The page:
The British PM announced a Net Zero Strategy as the UK looks up to Qatar’s success in sustainability.
Britain’s Prime Minister Boris Johnson said the UK aims to become the “Klondike of carbon capture” and the “Qatar of hydrogen,” as it heads toward a “green industrial revolution.”
Speaking at the Global Investment Summit at the Science Museum in London, Johnson announced plans worth £9.7 billion to boost renewable energy technologies, creating at least 30,000 job vacancies across the country.
This comes as part of the UK’s Net Zero Strategy to shift to green power by 2035. So far, 18 deals have been secured, the official said.
“We want to be the Qatar of hydrogen – I think Qatar may already be the Qatar of hydrogen, but we want to be with you,” Johnson said, expressing his government’s ambition towards implementing sustainable plans to join global efforts in fighting climate change.
He also stressed on the global responsibility to act on reducing carbon emissions as “we were the first to knit the deadly tea cosy of CO2 that is now driving climate change.”
The PM stressed the private sector has a substantial role to play in joining national efforts to achieve the goal, highlighting successes in introducing wind power to the market.
The UK has the skills, the drive and the ingenuity to build the green economy of the future.
— UK Prime Minister (@10DowningStreet) October 19, 2021
“I can deploy billions – with the approval of the Chancellor, obviously – but you in this room, you can deploy trillions,” the PM said, addressing investors in the private sector.
He also expressed hope that increasing investment and consumer demand will lead to a drop in prices.
The deals sought by the UK government support growth in different sectors, including wind and hydrogen energy, sustainable homes and carbon capture and storage.
“Green is good. Green is right. Green works. And that is the way ahead for the whole planet.”
During the event, Johnson announced a £400 million partnership with Bill Gates to promote investment in clean energy technologies ahead of the upcoming COP26 summit in Glasgow.
He also confirmed that the government had committed £200 million, with the Microsoft co-founder matching the figure.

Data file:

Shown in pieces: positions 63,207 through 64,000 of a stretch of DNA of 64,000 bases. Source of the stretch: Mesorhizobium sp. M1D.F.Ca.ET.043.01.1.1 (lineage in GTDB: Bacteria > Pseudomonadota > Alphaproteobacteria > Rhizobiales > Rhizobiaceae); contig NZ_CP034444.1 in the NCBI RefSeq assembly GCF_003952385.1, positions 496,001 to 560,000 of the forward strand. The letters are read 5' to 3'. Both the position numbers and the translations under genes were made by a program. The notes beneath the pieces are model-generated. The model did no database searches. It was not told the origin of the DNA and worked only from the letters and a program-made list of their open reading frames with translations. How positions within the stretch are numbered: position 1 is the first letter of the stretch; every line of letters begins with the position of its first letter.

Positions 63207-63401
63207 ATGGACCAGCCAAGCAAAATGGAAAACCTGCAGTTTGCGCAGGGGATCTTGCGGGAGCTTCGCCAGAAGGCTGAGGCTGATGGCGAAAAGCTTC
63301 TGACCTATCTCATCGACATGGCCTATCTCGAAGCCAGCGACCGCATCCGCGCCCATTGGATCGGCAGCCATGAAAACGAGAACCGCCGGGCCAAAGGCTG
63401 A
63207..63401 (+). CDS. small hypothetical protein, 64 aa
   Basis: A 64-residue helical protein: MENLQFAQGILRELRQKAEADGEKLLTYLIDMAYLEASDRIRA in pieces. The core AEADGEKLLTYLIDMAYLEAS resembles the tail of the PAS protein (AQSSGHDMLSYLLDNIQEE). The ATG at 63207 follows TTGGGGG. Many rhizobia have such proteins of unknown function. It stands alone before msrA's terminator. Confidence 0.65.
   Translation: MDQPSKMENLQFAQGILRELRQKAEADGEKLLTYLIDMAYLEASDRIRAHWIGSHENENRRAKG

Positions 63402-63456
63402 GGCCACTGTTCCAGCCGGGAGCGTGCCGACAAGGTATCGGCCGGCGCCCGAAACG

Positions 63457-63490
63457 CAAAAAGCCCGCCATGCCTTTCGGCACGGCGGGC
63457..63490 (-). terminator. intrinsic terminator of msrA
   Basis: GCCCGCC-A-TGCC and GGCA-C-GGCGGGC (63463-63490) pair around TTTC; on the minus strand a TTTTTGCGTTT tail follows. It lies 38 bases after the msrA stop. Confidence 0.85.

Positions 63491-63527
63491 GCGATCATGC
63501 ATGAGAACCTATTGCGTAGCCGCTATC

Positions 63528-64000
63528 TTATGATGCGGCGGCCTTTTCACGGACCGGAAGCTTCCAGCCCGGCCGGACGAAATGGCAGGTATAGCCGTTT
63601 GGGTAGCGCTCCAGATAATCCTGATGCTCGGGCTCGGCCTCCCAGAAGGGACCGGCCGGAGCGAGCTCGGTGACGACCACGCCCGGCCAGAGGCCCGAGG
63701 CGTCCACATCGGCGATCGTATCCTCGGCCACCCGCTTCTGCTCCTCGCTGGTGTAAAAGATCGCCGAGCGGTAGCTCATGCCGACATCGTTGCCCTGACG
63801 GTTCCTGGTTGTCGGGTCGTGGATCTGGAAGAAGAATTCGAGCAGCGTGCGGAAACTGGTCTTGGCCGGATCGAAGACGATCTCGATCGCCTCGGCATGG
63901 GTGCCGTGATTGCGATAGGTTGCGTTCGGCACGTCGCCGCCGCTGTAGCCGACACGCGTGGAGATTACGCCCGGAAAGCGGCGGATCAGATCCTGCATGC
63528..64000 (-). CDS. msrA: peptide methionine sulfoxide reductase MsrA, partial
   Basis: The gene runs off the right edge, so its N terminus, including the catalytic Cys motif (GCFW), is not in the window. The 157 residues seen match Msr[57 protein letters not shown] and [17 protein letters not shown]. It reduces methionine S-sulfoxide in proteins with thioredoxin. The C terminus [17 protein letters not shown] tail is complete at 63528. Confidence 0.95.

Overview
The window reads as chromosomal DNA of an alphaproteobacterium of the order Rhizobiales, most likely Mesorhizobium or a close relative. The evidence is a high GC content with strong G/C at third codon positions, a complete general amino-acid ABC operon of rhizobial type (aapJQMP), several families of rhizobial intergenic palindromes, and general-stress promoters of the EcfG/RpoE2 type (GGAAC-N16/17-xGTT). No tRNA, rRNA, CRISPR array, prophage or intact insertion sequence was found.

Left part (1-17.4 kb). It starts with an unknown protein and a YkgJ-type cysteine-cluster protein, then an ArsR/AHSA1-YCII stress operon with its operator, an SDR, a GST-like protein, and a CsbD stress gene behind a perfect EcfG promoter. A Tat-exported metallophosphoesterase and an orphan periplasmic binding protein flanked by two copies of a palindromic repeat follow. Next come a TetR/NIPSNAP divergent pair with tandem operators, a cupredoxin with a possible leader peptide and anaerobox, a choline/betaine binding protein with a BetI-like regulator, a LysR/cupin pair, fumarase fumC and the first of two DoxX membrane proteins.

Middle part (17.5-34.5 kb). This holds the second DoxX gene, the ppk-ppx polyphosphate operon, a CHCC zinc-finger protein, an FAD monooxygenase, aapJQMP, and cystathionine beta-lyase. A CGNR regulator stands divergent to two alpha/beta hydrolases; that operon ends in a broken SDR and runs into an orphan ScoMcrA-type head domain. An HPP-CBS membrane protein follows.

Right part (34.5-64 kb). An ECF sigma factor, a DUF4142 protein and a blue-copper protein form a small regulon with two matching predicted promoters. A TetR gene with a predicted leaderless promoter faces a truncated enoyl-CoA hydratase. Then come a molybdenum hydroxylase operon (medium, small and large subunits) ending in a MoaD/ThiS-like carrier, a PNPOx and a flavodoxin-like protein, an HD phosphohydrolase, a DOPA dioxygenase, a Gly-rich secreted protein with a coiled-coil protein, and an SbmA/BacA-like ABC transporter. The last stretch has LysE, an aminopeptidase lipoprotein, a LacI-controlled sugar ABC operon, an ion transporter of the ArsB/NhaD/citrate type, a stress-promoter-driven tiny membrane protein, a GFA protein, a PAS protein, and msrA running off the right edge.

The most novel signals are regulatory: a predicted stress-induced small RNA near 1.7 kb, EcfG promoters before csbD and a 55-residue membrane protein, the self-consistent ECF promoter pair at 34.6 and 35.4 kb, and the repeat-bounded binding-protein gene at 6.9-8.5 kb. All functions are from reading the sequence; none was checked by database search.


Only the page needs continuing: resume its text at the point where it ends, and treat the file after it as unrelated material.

The British government is making “big bets” on electric vehicles, gigafactories for battery production, as well as solar power, the PM said, noting hydrogen was an integral part of the solution.
“To drive a digger or a truck or to hurl a massive passenger plane down a runway, you need what Jeremy Clarkson used to call ‘grunt’ – I think there may be a technical term for it – but ‘grunt’,” he said.
“Hydrogen provides that grunt, so we are making big bets on hydrogen, we are making bets on solar and hydro, and, yes – of course – on nuclear as well, for our base-load.”
Earlier, Anne-Marie Trevelyan, the international trade secretary, proposed new government plans to replace gas boilers with heat pumps.
Some 90,000 households will receive £5,000 vouchers to replace their gas boiler with a low carbon heat pump to eliminate existing fossil fuel boilers as part of the 2035 vision.
The plan is set to be inaugurated in April 2022, however residents will have to pay part of the fees as the government will not cover the full cost.
Qatar’s fight against climate change
Authorities in Doha have been employing extensive efforts towards a more sustainable environment, in line with Qatar’s National Vision 2030.
In the wake of fighting climate change and implementing eco-friendly alternatives, the Gulf state has set plans to convert 25% of public transport to electric in 2022 – just in time for the World Cup – with 100% expected by 2030.
The strategy includes gradually transporting the public bus services, government school buses, and Doha Metro’s buses to full-electric.
It also includes providing and installing over 600 charging devices at bus warehouses and stations, Metro stations and other select locations to support the new electric buses.
This aims to reduce harmful carbon emissions caused by conventional buses in less than a decade from now, in addition to achieving efforts to maintain environmental sustainability.
On Tuesday, Qatar took yet another major step in appointing Minister of Environment and Climate Change Sheikh Dr. Faleh bin Nasser bin Ahmed bin Ali Al Thani to lead national projects concerning the environments as part of the newly-established ministry.
Meanwhile, Qatar’s biggest state-owned liquefied natural gas [LNG] supplier recently announced a new brand identity, changing its name to QatarEnergy to reflect the company’s vision and aspirations to deliver cleaner energy to the world.
Authorities have also vowed to stage the world’s first ever ‘green’ World Cup next year.